Job creation rebounds sharply; unemployment rate falls to 4.1%.
The jobs market got back on track in October, as the impact of a hurricane-disrupted September faded and job creation rebounded sharply.
The unemployment rate continued its steady descent in October, falling to 4.1% -- its lowest level in a generation and reaching a level last seen in 2000.
Nonfarm payrolls increased by 261,000 in October, falling short of economist expectations for 300,000 or more. However, September’s previously reported drop of 33,000 was revised higher to a modest gain of 18,000 – a positive swing of 51,000 that effectively accounted for that difference.
As the pool of available labor dries up and the competition for workers heats up, there have been some indications that wage pressures may be building, although that wasn’t apparent in today’s report. Average hourly earnings dropped by a penny last month, but remain up about 2.4 percent over the past year. Nonetheless, broader measures of wages still suggest that wage gains are likely to pick up.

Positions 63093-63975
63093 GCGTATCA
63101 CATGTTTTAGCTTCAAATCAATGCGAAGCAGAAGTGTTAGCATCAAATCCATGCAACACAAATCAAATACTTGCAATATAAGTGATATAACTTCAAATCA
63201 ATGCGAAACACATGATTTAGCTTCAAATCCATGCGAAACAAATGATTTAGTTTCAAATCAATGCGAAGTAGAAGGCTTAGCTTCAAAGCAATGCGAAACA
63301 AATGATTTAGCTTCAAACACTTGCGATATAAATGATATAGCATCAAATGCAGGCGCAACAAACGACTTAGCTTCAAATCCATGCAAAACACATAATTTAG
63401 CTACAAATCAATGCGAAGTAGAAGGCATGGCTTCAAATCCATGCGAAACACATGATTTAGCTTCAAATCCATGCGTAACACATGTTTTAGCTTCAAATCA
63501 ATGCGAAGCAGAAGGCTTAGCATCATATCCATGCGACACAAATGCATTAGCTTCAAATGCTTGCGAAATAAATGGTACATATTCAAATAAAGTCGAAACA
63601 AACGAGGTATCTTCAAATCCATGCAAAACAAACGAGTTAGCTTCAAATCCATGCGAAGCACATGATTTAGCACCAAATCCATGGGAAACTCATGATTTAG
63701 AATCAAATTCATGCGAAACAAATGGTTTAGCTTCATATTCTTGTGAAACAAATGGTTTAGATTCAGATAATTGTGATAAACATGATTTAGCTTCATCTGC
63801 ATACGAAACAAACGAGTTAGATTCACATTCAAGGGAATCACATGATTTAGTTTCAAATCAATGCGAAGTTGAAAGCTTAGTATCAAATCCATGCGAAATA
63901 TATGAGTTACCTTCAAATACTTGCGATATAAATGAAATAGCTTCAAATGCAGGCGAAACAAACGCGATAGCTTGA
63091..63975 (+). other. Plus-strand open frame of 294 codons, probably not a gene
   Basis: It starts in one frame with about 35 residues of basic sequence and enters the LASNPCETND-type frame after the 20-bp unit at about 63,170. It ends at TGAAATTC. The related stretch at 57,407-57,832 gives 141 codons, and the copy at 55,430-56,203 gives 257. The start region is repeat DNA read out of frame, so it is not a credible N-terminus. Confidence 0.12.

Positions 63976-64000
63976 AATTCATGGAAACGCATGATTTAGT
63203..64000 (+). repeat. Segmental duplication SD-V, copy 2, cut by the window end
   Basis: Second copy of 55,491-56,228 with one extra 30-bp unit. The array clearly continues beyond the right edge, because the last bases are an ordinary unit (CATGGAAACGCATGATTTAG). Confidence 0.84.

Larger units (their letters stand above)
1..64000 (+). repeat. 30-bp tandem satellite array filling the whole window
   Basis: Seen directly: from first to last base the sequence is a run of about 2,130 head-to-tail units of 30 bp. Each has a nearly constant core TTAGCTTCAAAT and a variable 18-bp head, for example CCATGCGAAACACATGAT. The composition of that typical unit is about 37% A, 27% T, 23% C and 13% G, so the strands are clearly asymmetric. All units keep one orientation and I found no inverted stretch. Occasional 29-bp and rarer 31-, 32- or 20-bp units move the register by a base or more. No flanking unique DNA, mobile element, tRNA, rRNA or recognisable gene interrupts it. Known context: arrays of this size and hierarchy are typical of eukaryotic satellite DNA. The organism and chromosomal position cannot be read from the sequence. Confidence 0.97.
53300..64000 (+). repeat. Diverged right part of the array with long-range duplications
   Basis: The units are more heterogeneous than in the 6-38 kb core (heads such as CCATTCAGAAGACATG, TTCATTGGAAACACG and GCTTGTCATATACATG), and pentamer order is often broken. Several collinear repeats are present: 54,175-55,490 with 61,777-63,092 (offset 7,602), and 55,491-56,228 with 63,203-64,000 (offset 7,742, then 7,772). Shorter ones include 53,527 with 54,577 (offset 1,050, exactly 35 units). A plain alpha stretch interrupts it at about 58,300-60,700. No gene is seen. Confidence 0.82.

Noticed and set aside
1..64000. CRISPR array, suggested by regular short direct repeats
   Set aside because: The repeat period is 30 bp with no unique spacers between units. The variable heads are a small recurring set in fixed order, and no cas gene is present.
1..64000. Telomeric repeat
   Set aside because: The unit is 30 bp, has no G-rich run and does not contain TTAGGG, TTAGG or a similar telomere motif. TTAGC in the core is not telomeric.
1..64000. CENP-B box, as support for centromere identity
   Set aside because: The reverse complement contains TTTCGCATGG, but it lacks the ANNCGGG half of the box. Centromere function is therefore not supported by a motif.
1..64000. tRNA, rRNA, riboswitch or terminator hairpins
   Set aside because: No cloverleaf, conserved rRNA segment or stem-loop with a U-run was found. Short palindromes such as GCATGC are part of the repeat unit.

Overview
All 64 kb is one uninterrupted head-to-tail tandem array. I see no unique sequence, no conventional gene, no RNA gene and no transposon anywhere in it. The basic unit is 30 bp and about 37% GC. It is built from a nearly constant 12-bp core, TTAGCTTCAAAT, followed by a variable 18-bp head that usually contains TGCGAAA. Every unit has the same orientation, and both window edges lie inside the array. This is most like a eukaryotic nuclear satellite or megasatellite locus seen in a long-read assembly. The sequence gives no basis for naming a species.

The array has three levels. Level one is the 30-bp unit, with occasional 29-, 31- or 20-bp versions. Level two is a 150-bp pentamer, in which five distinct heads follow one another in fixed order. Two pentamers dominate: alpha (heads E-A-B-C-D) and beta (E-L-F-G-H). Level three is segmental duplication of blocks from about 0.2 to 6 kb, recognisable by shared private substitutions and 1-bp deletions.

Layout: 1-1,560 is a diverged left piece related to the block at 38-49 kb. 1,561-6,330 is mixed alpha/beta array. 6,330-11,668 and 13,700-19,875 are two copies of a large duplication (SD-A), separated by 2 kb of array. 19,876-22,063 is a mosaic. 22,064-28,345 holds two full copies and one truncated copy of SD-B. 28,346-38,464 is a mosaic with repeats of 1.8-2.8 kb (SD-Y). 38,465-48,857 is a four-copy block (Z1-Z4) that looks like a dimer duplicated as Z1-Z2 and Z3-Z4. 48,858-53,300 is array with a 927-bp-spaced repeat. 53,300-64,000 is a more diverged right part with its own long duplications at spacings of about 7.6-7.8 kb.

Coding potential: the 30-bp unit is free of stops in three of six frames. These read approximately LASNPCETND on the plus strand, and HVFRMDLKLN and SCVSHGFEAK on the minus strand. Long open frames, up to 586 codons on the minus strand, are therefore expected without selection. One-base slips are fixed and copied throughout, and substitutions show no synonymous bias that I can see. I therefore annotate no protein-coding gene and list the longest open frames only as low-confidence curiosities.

The bottom line is that the weak September employment report was widely believed to be an aberration in the otherwise positive uptrend in job creation, and today’s report confirms it.
More broadly, coupled with the recent report on GDP, the broader picture on the economy is a good one, colored by strong labor market conditions, a confident consumer sector, and positive business conditions, while inflation remains very much in check.
All of this sets up the Fed to raise rates another quarter point at its December meeting, and for policymakers to continue down the forecasted path of gradual renormalization.
In short, the economy remains on track.
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